Food Crisis

Reporter: Andrea Burns

Fresh, locally grown fruit and vege.. It's something we all take for granted, but they could soon disappear from our plates. "I think when populations around the world or even around Australia starts to find that products are not on the shelves like they have been - then it becomes a BIG issue. " Angelo Lojudice has been working the land for 26 years, but he fears his farming days in WA's southwest are numbered. "Farmers are generally happy people. They might whinge, but they whinge because there is a problem"

The squeeze is getting worse. Skyrocketing fuel, fertiliser and labour costs make it almost impossible for farmers to cover their expenses. "I could paint you a picture that we would be incapable on a profit basis to supply vegetables to the people of Western Australia. "Vegetables WA president Jim Turley warns farmers are struggling to compete against cheaper foreign imports. "Now if this whole thing collapses, you're going to be subjected to product from overseas that has dubious safety aspects associated with it - which we've seen in the past."

"It's about providing the West Australian consumer with the opportunity to make an informed choice about whether this is or is not a west australian product. Agriculture & Food Minister Kim Chance recently launched the 'Buy West Eat Best' scheme. "I always thought an Australian consumer isn't going to differentiate between snowpeas from New South Wales or snowpeas from Western Australia. But clearly I got that wrong."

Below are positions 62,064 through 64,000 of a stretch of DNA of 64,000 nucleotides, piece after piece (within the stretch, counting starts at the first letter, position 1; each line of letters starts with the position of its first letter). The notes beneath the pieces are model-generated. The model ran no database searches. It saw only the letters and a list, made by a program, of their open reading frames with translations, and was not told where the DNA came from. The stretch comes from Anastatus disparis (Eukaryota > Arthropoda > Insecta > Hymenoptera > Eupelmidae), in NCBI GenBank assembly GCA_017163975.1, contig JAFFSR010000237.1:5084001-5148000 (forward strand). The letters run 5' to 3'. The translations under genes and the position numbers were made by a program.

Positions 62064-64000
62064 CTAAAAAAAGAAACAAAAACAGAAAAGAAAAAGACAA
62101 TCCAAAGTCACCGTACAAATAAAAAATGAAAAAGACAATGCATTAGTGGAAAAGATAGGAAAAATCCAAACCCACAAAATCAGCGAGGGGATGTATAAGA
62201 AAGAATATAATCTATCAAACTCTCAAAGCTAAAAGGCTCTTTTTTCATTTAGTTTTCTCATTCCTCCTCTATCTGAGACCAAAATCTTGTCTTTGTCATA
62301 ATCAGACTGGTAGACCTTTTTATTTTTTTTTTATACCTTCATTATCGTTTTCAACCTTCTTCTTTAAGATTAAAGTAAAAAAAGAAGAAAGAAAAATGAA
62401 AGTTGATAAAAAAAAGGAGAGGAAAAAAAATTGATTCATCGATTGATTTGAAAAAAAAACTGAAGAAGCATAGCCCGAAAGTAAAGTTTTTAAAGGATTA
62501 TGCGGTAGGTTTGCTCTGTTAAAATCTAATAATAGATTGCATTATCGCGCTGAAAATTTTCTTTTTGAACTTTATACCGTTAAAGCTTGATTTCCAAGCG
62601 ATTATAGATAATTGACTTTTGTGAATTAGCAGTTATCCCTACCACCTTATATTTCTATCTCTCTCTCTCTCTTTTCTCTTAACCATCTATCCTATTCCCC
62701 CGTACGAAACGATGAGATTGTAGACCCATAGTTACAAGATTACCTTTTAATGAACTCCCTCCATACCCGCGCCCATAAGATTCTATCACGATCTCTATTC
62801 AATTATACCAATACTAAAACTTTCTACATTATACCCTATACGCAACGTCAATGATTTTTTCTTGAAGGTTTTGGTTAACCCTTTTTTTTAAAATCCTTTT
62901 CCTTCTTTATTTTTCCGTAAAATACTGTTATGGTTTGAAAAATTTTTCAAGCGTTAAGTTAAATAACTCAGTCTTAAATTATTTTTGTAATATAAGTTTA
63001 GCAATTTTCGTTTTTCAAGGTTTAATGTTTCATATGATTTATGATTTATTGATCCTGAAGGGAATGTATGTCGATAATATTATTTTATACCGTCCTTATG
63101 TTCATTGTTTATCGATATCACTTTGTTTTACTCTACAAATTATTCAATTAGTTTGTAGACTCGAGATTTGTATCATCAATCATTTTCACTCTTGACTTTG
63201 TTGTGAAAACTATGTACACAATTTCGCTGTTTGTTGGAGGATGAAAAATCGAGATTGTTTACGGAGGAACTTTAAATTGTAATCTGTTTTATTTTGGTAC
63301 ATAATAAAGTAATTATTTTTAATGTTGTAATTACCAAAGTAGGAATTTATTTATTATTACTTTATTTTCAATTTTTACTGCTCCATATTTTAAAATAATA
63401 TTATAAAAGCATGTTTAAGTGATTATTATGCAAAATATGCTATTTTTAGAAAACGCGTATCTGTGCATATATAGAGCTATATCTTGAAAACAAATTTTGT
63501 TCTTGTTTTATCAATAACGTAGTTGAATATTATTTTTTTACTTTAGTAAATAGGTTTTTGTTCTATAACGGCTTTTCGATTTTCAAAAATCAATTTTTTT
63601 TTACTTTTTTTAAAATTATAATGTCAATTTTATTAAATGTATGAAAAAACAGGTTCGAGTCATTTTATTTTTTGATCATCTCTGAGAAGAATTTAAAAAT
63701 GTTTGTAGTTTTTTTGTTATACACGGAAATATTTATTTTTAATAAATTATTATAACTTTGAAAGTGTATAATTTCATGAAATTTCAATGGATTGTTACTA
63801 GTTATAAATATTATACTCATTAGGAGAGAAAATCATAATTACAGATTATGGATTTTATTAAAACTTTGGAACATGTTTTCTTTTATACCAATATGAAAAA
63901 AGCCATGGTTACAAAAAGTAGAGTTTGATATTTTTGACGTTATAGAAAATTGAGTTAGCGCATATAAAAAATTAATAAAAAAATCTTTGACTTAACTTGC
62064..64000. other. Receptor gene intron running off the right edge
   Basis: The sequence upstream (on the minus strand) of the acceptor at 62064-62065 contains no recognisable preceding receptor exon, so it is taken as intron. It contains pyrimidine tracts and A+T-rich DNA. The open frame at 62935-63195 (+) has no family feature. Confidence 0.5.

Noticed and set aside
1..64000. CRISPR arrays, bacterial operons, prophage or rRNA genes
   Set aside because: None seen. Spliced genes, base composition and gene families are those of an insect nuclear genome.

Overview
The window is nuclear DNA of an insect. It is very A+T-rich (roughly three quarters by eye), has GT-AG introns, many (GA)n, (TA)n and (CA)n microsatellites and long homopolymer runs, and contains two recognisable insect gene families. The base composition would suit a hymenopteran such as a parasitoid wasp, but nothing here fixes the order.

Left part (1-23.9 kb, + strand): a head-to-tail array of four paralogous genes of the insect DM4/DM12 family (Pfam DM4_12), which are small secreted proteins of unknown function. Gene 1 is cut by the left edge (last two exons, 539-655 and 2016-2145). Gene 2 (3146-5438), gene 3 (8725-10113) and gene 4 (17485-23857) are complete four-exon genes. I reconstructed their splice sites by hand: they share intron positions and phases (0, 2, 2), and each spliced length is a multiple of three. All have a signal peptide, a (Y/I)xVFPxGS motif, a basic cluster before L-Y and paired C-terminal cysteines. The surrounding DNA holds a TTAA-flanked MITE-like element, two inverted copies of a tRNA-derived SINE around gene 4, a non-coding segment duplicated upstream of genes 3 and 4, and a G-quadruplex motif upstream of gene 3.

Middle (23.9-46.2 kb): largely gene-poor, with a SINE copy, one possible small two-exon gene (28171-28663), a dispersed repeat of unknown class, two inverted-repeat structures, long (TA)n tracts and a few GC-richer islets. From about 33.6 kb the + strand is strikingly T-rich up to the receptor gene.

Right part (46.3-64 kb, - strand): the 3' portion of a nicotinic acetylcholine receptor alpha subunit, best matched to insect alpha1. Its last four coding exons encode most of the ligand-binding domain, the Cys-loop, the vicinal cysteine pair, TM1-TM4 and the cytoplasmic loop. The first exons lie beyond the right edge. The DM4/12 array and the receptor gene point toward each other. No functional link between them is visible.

Jim Turley says "People will pay for quality and always have. And they want fresh homegrown product from Western Australia - where it's traceable, where we know who grows it, we know what goes into it" But GETTING that produce to them is now easier said than done... The state has already lost two thirds of its fruit and vege growers and many more will follow. And while every family's feeling the pinch of paying more, Angelo insists farmers aren't taking the cash. He blames supermarkets. Angelo says "I don't believe the consumer is getting a fair price. They're actually paying way too much compared to what growers and farmers are getting"

"Certainly, the global figures indicate that in the last three years we have seen on an average 83% increase in prices" UWA's Professor Kadambot Siddique is an expert in agriculture and warns the food crisis is GLOBAL. "The food prices generally will increase - whether it is globally or in WA or Australia" That means in poorer countries, more and more people will starve.

The food crisis is being caused by the perfect storm, a combination of factors never seen before: rapid population growth, high oil prices, the biofuel industry's demand for crops and global warming. The medicine might be as painful as the cure, at least in the short term. The world will need to find new ways to farm and new fuels for industry and transport, and dealing with climate change quickly.